A user at the requesting device may be provided with a unified listing of content available on all associated devices, based on the received aggregated index. A user may select a content item for viewing and the requesting device may extract location information for the content item from the aggregated index. A request for the selected content item may be transmitted to the DVR device 120 storing the content and the requested content may be streamed to the requesting device.

The foregoing description of exemplary implementations provides illustration and description, but is not intended to be exhaustive or to limit the embodiments described herein to the precise form disclosed. Modifications and variations are possible in light of the above teachings or may be acquired from practice of the embodiments. For example, although the above description is primarily made with reference to television content, other types of content may be stored and provided in a similar manner, such as application content, widget content, on-demand content, photo content, music content, and movie content.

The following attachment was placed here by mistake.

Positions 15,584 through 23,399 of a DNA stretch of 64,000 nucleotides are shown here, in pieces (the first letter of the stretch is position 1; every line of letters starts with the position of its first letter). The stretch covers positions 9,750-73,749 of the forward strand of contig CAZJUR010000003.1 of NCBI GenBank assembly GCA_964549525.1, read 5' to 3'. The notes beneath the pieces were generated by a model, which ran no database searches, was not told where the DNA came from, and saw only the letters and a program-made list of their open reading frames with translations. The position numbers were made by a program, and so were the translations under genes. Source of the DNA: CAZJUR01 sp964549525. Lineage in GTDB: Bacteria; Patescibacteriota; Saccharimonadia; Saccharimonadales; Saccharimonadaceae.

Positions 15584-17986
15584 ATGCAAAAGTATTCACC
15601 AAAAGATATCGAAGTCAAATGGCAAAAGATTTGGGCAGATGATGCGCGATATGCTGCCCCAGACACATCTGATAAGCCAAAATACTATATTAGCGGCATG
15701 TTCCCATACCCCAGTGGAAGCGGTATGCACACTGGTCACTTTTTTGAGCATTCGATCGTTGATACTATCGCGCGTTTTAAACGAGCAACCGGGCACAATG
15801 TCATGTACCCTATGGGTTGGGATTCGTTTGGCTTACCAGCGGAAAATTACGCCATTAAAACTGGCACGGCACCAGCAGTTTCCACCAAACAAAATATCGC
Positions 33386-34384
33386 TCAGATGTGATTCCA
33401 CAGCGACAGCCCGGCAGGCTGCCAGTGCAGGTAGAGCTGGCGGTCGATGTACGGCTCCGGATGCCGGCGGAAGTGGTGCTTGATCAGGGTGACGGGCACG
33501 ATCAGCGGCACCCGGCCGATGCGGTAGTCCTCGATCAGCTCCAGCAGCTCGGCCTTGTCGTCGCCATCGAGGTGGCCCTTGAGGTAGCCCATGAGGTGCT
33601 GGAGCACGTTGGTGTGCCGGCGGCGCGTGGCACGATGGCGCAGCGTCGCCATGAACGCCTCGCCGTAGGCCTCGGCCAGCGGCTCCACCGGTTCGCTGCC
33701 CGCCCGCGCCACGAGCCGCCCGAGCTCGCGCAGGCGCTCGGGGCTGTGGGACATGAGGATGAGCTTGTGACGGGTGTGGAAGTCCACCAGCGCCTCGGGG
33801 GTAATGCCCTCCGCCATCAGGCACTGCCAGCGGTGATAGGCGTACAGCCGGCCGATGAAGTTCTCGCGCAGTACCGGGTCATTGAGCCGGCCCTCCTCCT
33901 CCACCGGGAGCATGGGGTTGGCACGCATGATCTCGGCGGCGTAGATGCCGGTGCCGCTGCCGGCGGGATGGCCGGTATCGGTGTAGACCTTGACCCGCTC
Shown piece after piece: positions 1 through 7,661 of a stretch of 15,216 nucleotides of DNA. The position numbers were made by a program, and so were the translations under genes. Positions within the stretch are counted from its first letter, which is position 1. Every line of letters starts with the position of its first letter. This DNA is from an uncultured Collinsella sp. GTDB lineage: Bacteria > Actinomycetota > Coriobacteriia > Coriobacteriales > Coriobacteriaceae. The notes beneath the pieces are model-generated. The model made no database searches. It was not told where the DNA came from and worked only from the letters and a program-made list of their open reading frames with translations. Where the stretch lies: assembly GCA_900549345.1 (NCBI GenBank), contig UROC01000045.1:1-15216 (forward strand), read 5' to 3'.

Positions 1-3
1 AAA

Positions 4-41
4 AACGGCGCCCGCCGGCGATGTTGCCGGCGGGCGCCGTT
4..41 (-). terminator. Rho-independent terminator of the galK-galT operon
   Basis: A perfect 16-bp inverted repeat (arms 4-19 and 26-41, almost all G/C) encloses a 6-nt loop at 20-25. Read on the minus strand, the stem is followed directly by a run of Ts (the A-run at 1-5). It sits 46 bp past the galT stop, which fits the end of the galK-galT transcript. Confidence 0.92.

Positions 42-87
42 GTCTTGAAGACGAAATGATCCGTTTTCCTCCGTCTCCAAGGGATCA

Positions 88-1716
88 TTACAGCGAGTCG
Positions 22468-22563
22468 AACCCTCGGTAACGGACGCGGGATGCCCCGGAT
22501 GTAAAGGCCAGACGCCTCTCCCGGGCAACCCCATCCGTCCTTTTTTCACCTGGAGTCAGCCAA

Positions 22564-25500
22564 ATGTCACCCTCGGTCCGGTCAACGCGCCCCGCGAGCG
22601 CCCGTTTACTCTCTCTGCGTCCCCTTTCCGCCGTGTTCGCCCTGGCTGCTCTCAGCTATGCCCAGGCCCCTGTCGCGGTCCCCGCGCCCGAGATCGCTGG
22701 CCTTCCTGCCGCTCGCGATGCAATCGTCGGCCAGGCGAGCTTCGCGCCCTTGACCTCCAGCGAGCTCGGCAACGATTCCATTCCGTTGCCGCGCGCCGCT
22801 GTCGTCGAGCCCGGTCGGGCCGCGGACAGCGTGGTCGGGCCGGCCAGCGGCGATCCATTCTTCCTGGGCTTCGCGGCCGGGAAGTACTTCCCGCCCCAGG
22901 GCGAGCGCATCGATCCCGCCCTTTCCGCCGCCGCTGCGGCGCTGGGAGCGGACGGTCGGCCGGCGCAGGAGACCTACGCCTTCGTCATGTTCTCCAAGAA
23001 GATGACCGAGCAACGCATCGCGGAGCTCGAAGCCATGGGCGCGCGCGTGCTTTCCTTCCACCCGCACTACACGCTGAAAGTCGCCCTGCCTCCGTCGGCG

Further, while series of blocks have been described with respect to FIG. 9, the order of the acts may be varied in other implementations. Moreover, non-dependent acts may be implemented in parallel.